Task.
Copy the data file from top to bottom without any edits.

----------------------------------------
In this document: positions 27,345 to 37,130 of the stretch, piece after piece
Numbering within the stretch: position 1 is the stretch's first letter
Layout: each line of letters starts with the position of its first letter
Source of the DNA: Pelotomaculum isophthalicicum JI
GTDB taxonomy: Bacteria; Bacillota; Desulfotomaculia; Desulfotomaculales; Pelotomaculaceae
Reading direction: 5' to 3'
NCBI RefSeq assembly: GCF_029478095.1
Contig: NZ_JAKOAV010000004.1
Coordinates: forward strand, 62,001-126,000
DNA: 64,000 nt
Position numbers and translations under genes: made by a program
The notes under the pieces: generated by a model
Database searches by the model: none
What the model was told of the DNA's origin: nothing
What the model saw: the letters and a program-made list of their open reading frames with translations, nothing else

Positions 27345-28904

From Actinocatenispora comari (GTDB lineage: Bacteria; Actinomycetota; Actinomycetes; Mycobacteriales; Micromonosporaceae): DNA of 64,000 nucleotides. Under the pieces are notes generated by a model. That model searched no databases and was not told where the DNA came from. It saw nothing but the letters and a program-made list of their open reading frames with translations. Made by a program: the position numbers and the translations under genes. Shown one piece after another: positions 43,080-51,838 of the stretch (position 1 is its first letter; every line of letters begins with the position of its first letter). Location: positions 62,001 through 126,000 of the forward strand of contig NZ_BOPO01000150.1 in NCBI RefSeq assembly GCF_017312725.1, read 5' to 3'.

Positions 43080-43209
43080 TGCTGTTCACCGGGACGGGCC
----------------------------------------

In this document: positions 27,345 to 37,130 of the stretch, piece after piece
Numbering within the stretch: position 1 is the stretch's first letter
Layout: each line of letters starts with the position of its first letter
Source of the DNA: Pelotomaculum isophthalicicum JI
GTDB taxonomy: Bacteria; Bacillota; Desulfotomaculia; Desulfotomaculales; Pelotomaculaceae
Reading direction: 5' to 3'
NCBI RefSeq assembly: GCF_029478095.1
Contig: NZ_JAKOAV010000004.1
Coordinates: forward strand, 62,001-126,000
DNA: 64,000 nt
Position numbers and translations under genes: made by a program
The notes under the pieces: generated by a model
Database searches by the model: none
What the model was told of the DNA's origin: nothing
What the model saw: the letters and a program-made list of their open reading frames with translations, nothing else

Positions 27345-28904

From Actinocatenispora comari (GTDB lineage: Bacteria; Actinomycetota; Actinomycetes; Mycobacteriales; Micromonosporaceae): DNA of 64,000 nucleotides. Under the pieces are notes generated by a model. That model searched no databases and was not told where the DNA came from. It saw nothing but the letters and a program-made list of their open reading frames with translations. Made by a program: the position numbers and the translations under genes. Shown one piece after another: positions 43,080-51,838 of the stretch (position 1 is its first letter; every line of letters begins with the position of its first letter). Location: positions 62,001 through 126,000 of the forward strand of contig NZ_BOPO01000150.1 in NCBI RefSeq assembly GCF_017312725.1, read 5' to 3'.

Positions 43080-43209
43080 TGCTGTTCACCGGGACGGGCC